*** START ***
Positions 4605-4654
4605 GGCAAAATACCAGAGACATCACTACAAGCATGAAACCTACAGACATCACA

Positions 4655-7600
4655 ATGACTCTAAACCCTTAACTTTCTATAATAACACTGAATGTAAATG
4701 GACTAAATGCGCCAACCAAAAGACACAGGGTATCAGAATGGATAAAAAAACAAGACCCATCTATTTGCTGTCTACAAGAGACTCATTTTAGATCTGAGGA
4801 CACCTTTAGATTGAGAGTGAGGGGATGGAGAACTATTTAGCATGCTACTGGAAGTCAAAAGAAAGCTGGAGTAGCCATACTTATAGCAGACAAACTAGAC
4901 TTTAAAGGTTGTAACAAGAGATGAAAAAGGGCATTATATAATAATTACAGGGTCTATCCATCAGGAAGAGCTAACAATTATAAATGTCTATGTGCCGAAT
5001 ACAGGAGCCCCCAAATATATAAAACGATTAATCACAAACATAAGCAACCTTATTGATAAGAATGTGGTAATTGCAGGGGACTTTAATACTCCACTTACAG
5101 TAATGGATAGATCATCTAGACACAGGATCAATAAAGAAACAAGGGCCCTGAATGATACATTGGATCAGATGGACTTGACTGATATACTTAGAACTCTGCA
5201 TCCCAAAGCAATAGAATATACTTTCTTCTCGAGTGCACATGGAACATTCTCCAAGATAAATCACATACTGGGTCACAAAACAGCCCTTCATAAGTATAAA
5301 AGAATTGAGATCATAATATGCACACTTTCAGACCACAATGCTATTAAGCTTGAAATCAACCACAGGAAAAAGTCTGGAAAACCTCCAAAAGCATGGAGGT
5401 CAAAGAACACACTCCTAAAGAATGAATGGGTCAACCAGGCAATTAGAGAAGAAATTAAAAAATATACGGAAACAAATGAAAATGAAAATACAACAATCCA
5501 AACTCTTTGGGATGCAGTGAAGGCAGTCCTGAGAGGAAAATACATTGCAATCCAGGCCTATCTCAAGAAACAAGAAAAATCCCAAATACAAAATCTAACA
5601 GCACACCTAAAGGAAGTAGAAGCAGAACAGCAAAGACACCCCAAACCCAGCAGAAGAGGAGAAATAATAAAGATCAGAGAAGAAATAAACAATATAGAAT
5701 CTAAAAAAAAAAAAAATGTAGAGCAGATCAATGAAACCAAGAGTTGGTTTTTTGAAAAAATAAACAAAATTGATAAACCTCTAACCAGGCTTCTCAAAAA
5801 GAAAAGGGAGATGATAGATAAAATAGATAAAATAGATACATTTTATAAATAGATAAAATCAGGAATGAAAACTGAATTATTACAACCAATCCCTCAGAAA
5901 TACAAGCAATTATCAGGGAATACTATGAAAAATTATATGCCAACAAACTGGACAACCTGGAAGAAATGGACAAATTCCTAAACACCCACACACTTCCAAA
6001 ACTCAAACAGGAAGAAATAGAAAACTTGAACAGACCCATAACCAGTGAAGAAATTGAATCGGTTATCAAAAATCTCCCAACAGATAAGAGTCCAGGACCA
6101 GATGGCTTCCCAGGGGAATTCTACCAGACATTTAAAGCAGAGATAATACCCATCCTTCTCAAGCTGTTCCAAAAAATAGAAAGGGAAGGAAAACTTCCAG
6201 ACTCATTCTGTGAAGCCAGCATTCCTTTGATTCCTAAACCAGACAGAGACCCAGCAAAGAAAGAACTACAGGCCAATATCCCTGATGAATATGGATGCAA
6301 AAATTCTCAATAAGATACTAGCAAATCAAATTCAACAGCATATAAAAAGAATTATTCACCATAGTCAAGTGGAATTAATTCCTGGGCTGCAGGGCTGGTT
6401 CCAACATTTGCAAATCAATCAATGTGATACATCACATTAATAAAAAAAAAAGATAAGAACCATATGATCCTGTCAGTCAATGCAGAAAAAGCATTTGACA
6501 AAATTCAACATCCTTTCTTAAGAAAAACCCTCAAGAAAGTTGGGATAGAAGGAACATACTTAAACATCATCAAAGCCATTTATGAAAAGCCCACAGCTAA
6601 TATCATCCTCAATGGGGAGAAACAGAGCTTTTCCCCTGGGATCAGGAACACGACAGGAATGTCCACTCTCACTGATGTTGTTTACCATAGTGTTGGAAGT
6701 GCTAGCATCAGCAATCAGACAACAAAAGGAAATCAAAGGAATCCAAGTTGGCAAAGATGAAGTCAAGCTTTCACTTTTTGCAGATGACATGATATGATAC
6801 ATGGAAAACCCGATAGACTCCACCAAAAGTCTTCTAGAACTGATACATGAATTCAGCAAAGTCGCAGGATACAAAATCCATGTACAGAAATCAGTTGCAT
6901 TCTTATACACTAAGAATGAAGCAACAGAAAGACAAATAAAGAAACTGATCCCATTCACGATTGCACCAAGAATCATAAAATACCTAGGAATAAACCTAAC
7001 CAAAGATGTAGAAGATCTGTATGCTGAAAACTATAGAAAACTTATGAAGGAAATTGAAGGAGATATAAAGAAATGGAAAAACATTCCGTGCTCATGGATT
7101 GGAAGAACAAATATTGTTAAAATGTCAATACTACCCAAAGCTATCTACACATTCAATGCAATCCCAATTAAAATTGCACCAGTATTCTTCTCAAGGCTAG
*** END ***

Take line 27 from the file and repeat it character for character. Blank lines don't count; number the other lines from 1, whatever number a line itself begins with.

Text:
6901 TCTTATACACTAAGAATGAAGCAACAGAAAGACAAATAAAGAAACTGATCCCATTCACGATTGCACCAAGAATCATAAAATACCTAGGAATAAACCTAAC